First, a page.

By: Russ White, MSU Today, WKAR All photos credit: Russ White
Click the photo to see Russ White’s Gary Reid Photo Gallery
“I never expected to be a teacher. I really never did,” says retiring MSU hall of fame broadcast educator Gary Reid. Forty-four years later, he has impacted hundreds of broadcast and communications-related careers.
Reid tells how his predecessor, the father of the classic rock radio format Fred Jacobs, “put his job on the line for me,” and he describes the tremendous change in students he’s observed over the years.
Listen to Russ White’s interview with Gary Reid here:
Reid is the first person I heard say “content is king” several years ago. But he’s still bullish on terrestrial radio’s future. One of the keys to the medium’s success, he says, is its human connection.
“From my standpoint, it’s really important to differentiate content from delivery. For the older generation, for the gray beards like me, when we say radio, we basically are combining content and delivery. We’re doing a radio show now, but it’s only radio if it’s transmitted. It’s going to be a podcast as well. The difference is a podcast is just streamed online and it comes to the point of convenience.
“Content, from my standpoint, is always going to drive what we’re interested in. While the internet is wonderful, and I think the artificial intelligence, and Pandora, and Spotify, and all that is just fine. To me, the content is really driven by a human connection. We don’t get that from a computer. We don’t get that from artificial intelligence.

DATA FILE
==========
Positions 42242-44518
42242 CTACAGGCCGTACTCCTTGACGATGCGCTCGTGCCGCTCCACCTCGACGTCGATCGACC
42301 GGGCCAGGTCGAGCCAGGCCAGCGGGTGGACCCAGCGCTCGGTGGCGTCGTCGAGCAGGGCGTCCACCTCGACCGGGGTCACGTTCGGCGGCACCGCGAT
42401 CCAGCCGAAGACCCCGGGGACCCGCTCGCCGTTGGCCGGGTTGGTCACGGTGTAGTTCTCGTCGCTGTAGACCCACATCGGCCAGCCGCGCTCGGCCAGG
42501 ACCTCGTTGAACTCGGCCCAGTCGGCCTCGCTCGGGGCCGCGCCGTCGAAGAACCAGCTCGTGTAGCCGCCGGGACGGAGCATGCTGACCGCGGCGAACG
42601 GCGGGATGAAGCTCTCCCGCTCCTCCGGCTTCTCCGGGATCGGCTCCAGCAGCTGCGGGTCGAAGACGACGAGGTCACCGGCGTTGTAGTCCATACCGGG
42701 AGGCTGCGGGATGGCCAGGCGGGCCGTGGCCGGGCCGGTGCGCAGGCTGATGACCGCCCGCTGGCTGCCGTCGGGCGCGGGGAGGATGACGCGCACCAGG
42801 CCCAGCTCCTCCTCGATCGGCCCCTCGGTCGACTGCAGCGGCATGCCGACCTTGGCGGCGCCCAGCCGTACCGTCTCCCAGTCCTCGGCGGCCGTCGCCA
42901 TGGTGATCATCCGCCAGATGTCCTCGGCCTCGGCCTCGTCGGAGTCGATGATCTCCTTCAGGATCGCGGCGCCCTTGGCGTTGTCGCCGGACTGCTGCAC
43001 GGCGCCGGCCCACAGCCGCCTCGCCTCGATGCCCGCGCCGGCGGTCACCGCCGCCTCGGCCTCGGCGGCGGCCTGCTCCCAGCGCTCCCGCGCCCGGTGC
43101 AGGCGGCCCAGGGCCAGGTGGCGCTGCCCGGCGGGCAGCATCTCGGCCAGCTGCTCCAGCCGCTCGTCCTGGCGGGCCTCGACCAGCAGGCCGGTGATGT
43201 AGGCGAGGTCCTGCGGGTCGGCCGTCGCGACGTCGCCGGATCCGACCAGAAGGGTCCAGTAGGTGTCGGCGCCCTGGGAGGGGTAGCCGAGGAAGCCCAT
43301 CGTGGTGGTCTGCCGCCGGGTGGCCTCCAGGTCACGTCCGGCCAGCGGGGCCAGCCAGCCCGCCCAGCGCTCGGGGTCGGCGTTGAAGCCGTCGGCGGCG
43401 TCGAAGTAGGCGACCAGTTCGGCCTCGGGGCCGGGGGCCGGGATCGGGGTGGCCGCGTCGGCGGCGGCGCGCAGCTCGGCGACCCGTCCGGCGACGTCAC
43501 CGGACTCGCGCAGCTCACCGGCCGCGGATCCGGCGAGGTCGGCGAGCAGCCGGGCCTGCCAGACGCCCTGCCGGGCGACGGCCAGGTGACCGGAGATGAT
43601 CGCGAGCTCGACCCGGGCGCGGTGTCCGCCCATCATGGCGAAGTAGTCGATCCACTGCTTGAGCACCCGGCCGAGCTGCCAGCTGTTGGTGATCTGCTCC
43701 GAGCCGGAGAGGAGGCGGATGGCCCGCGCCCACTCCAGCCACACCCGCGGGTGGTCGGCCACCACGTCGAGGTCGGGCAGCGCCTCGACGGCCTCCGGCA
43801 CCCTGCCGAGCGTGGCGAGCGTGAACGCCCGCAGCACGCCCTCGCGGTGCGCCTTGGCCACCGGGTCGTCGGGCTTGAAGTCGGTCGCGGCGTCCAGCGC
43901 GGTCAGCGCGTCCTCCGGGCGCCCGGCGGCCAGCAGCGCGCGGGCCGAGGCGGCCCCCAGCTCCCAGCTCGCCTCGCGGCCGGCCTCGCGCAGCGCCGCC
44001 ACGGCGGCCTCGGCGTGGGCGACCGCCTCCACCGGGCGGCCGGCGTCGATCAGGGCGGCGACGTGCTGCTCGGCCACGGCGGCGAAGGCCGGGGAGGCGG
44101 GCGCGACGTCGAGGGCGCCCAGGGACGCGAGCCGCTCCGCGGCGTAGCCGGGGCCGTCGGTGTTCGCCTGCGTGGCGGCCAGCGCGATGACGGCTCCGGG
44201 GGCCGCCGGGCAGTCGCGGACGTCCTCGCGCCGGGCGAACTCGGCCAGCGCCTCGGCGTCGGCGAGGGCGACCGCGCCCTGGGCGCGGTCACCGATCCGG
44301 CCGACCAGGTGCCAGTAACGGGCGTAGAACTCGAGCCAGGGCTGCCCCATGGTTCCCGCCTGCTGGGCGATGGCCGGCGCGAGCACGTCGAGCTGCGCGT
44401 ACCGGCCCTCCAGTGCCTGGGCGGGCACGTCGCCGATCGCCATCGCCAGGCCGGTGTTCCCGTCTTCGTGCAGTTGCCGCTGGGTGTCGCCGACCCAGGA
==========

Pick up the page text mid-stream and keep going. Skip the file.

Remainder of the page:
“I’m old enough to remember what they called the heyday of radio in the ’50s. Once television came in, there were people saying, ‘turn radio off. Radio is dead. It’s all gone to TV.’ Well, radio reinvented itself. To be honest with you, here it’s 2019 and radio is still the largest mass medium, striking 93 percent of the American population every week – greater than TV, greater than the internet, greater than cell phones, and greater than streaming. So, it’s still a mass medium.
“The delivery is going to continue to change, but the content, ultimately, needs to stay the same. From the listeners’ standpoint, I don’t really care how you get it. I don’t care if it goes up a thousand-foot tower; I just care that you get it.”
Reid shares his concerns about the future of higher education and adds that he’ll stay active in retirement.
“I’m currently the president of the Michigan Association of Public Broadcasters. I feel very strongly about the value of free, over the air broadcasting, public and commercial. So, I’m going to try to stay as relevant as I can there, both in Michigan and nationally.”
Congratulations are in order for WKAR Public Media. Recently, the Michigan Association of Broadcasters named WKAR Michigan Public Television Station of the Year and Public Radio Group One Station of the Year for 2018.
Listen to the interview here:
“I’m very proud of our team,” says Susi Elkins, director of broadcasting at Michigan State University and general manager of WKAR Public Media. “It’s always exciting to be recognized by your peers and so for the Michigan Association of Broadcasters to support us in this way is really fantastic. Our team works especially hard all year and so we always look forward to seeing if what we’ve done is resonating with our peers and if our hard work is paying off. So to be recognized in this way of course feels really good.”